The latest CommSec State of the States Report shows Tasmania remains in fourth spot on the national economic rankings.

We’re ahead of Queensland, the Northern Territory and South Australia but trailing New South Wales (1st), the ACT and Victoria.

It’s a fair snapshot of how our economy is going, with some obvious bright spots but also some big challenges.

We’ve made ground when it comes to unemployment with the rate in Tasmania now down to 5.8 per cent, but unfortunately it doesn’t tell the full story.

The participation rate is stubbornly low – it’s at 59.7 per cent and has been below 60 per cent for more than a year.

It was Treasurer Peter Gutwein himself who argued that when a participation rate is below 60 per cent it means people have given up looking for work. He also argued a low participation rate makes the unemployment rate look better than it actually is.

That’s why we have been urging the Government to address the challenges we are facing on top of rightly recognising the positive signs in the economy.

We’ve seen a significant trend away from full-time employment to casual and part-time work.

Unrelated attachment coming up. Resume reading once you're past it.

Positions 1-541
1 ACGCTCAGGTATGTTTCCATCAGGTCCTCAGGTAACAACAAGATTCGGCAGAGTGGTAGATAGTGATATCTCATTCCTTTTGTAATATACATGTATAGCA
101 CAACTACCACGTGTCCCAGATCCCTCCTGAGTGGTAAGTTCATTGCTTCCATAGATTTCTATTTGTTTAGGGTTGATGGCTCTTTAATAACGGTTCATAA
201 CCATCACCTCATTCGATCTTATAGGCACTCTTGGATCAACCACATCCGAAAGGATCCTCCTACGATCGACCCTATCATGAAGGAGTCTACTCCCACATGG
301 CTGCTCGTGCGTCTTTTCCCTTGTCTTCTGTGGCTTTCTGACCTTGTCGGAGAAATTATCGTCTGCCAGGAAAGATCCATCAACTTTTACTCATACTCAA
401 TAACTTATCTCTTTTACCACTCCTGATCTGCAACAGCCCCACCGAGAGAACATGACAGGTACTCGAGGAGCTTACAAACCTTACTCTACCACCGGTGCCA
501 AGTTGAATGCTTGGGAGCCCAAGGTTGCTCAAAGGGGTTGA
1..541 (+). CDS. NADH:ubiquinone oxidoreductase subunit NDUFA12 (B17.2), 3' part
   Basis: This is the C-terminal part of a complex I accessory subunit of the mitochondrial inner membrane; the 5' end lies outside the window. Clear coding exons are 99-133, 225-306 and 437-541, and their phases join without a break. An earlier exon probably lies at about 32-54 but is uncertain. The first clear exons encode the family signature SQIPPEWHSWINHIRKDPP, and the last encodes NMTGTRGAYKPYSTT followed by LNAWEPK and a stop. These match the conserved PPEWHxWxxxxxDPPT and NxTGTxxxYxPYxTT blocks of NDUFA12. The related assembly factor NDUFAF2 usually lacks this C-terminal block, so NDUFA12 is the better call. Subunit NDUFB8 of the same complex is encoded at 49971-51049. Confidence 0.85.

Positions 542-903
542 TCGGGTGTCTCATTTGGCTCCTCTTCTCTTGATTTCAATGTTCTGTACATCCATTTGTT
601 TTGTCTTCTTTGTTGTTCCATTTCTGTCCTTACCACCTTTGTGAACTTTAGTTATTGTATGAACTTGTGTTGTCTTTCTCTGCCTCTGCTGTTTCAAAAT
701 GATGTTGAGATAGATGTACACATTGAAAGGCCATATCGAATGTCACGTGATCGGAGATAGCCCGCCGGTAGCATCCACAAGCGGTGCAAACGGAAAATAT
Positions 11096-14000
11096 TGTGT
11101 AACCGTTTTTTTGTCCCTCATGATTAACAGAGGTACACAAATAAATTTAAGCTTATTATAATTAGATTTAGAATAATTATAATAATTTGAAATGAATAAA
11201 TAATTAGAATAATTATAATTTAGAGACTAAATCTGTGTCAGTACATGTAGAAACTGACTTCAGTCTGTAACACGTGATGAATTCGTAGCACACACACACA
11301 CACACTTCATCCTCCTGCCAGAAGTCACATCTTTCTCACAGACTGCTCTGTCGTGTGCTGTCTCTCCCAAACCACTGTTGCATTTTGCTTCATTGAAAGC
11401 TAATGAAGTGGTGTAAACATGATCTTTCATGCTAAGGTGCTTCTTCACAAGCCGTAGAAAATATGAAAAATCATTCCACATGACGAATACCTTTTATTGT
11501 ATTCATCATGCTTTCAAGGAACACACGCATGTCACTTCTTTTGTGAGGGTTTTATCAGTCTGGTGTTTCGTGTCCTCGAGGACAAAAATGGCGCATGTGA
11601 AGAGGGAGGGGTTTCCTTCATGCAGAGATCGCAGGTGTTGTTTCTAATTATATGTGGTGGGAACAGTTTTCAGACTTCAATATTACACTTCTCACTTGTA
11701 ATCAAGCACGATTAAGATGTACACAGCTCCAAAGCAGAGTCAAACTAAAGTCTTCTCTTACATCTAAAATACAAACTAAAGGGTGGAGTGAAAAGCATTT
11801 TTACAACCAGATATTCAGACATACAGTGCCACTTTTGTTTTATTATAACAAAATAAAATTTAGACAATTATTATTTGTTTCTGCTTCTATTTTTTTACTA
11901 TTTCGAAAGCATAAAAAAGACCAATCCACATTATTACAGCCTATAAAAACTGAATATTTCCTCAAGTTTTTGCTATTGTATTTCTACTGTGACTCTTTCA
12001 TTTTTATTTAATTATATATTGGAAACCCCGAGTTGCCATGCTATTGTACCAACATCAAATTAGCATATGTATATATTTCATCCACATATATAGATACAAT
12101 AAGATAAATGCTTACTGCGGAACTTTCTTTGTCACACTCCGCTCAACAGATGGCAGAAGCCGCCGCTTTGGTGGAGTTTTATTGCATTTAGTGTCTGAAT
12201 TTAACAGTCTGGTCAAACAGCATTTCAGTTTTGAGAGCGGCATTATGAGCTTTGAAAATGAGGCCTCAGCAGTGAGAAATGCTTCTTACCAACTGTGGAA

Comparing now to this time last year, we’ve actually lost 4100 full-time jobs, despite the fact total employment is up.

The latest Deloitte Access Economics report makes the point that there are less full-time jobs in Tasmania now than there were 10 years ago.

No one has an overnight fix to reverse the trend but the first step is acknowledging it.

The benefits of more full-time jobs across the state are obvious.

Tasmanians are telling us they want to earn enough to look after their families without the stress and pressure of living from one pay day to the next.

We want to talk to employers about what’s needed to convert part-time and casual jobs into full-time employment.

We want to hear from Tasmanian businesses about their opinion of the current economy and what’s influencing their employment decisions.

I look forward to meeting with as many people from the business sector as possible as we count down to the next election.

By Scott Bacon, Tasmanian Shadow Treasurer